Me: Do you feel like your job affects your children positively; i.e. is it good for them to see you working?
Shelby: Oh yeah, definitely! They are always interested in the babies and what their names are, and they ask to pray for them. Laynie (the oldest) already says with a lot of conviction that she wants to be a NICU nurse when she grows up. In fact, she was a nurse for career day at school!
I’m proud of this, but I wonder if being a nurse would be my choice if I had to do it all again because it’s physically and emotionally more exhausting than a lot of other jobs, which would mean that I could have more emotional energy when I get home.
Me: Anything else you want to say about the ways in which you feel like you working is good for your girls?
Shelby: (enthusiastically) Oh yeah! Raising three girls, it’s important that they see a female who can contribute to our family. They see me as an equal to their father in this way, and I think that makes me seem strong in their eyes.
Side Note: I fist pumped over the phone.
Me: Are there any ways in which you feel like being a working mom affects your children negatively?
Shelby: I think they miss me a lot during the day, but honestly it was harder when they were smaller. Now they (well, at least the big girls) can get up and make their own breakfast and get ready for school. I can also make my own schedule now, so I try my best not to miss things, but sometimes I do have to choose between their various activities at school when two or more of them have things going on at the same time. But honestly, I think this benefits them, too. They realize that I can’t be there for every single moment (which is normal), and it also teaches them to prioritize because I will ask them what they would rather me be there for, and they have to make a decision about it.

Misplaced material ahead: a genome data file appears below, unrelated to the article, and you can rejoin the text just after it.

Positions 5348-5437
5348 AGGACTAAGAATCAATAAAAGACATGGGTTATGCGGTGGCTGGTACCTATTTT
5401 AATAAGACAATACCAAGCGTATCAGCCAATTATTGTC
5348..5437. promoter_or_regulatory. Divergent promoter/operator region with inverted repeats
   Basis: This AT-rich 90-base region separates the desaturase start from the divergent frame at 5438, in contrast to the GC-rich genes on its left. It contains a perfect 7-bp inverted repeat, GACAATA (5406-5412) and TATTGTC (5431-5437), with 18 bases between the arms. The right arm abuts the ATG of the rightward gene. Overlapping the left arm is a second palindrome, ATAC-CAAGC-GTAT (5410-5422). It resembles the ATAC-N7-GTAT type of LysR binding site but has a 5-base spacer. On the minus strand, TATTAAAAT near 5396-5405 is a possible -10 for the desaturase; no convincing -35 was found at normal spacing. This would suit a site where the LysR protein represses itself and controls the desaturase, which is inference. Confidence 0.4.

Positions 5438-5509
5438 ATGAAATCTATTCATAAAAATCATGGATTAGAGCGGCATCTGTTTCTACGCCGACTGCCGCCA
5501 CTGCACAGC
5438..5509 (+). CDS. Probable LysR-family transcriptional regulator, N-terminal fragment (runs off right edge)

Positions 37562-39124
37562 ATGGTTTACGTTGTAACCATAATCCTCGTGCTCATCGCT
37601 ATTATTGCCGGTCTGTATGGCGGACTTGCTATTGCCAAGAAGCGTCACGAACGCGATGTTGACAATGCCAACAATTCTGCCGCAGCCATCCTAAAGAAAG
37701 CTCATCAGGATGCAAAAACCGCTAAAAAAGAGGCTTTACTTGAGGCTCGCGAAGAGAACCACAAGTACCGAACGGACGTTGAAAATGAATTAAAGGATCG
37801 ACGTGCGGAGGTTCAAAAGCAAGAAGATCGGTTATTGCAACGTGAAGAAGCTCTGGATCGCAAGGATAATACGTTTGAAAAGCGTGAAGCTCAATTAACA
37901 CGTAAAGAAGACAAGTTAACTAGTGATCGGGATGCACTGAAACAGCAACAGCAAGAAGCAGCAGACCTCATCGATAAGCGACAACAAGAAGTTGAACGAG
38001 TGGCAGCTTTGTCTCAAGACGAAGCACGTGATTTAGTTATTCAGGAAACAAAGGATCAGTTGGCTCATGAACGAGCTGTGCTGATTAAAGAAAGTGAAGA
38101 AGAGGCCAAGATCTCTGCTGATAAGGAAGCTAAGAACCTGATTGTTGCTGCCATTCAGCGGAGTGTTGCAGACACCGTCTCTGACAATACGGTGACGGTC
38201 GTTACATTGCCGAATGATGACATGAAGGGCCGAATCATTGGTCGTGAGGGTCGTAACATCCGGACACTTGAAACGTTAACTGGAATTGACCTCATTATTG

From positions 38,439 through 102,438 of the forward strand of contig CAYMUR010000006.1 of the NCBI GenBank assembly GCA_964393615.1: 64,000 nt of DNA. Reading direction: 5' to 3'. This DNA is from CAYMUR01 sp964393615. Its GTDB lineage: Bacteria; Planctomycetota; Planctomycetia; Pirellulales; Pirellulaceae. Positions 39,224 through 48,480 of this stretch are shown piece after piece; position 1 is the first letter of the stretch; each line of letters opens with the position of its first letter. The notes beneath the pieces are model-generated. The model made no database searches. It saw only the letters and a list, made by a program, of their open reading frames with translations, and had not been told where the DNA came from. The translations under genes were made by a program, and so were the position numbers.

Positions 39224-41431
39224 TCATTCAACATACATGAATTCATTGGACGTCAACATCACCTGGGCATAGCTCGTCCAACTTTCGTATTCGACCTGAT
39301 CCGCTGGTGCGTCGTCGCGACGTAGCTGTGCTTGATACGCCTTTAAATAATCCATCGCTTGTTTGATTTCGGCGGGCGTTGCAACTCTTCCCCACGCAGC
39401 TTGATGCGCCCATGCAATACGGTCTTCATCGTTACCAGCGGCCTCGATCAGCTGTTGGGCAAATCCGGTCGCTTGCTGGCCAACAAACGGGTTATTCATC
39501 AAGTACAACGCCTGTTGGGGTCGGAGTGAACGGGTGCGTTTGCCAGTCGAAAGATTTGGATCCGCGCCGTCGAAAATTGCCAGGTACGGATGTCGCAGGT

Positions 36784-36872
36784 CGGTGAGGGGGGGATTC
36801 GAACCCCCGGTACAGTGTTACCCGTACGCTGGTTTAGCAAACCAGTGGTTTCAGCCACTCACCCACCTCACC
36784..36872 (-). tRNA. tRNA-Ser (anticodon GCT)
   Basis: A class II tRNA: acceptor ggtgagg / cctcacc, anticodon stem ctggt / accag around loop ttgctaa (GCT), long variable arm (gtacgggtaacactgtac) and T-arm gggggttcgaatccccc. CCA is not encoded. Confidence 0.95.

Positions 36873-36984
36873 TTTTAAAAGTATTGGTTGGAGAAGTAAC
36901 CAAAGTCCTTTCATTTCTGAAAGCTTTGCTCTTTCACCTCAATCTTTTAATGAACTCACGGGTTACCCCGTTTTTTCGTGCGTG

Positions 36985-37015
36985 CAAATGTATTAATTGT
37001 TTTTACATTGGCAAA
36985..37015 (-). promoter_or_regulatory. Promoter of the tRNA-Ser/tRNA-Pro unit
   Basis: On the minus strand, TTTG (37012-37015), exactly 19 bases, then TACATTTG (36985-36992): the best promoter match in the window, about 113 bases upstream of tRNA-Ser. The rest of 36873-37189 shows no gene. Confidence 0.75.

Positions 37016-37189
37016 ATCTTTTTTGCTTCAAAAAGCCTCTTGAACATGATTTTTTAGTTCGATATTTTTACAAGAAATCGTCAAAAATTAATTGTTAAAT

Working Mom Guilt, and How Others Cause It
Me: This conversation really makes me think about our own mom (who went back to school to get a degree in special education when Shelby, our brother, and I were in middle school). Do you feel like you have more of a perspective on mom’s struggles and life now that you are a working mom, too?
Shelby: Oh, for sure. I’m glad that she was a working mom, though, because I feel like she understands me as a mom now. I have friends who don’t have this kind of understanding.
Me: Obviously, I’m not a working mom now, but I have so much respect for her. Not only did she go back to school, but she also started working as soon as she got a degree, and she hasn’t stopped since. She’s also obviously so passionate about students and their disabilities, which inspires me. Okay, let’s talk about guilt. Do you feel guilty? How do you handle it?
Shelby: *sighs* “I think about this Every. Single. Day. I do feel guilty, but I remind myself that the work I’m doing (whether it’s saving lives at work or folding socks at home) is important. The job also give me a ton of perspective because I have three healthy and happy children.
*a beat passes*
“You know what? We’re females in the 21st century. We’ve got to feel guilty about something!”
Me: Shelby, this has been really fun. I’ve enjoyed getting to know you in this way. Even though I’ve known you since you were born, I feel like I have a new perspective on your life, your career, your day-to-day choices about your children and your job. One last question for you: what do you want for your girls to know about you and your work when they get older?
Shelby: (I can tell she’s choked up) “Just that this job means the world to me, but that they do too. I want them to know that I’m proud of myself, and I hope that they are, too.”
Me: I love you, and I’m so proud of you.
Well, reader, I hope you’ve enjoyed reading this interview! As I type this, I’m choked up over how much of her life my sister has dedicated to both her own children AND the tiny babies of the neonatal intensive care unit.
Her struggles relate to all women as we balance our careers and our home lives.
Can you relate to her conflicted emotions about being a working mom?
Sarah Creel, PhD, is the editor of Undefining Motherhood, and Director of the Research Communication Certificate in the Graduate School at the University of Alabama at Birmingham. Sarah loves to be with her family (including eight nieces and nephews!), friends, boyfriend, and animals (she has two cats and one weird dog. Wait, who is she kidding? They are all weird). At Undefining Motherhood, Sarah brings new perspectives by shedding light on nontraditional ways of being a mother.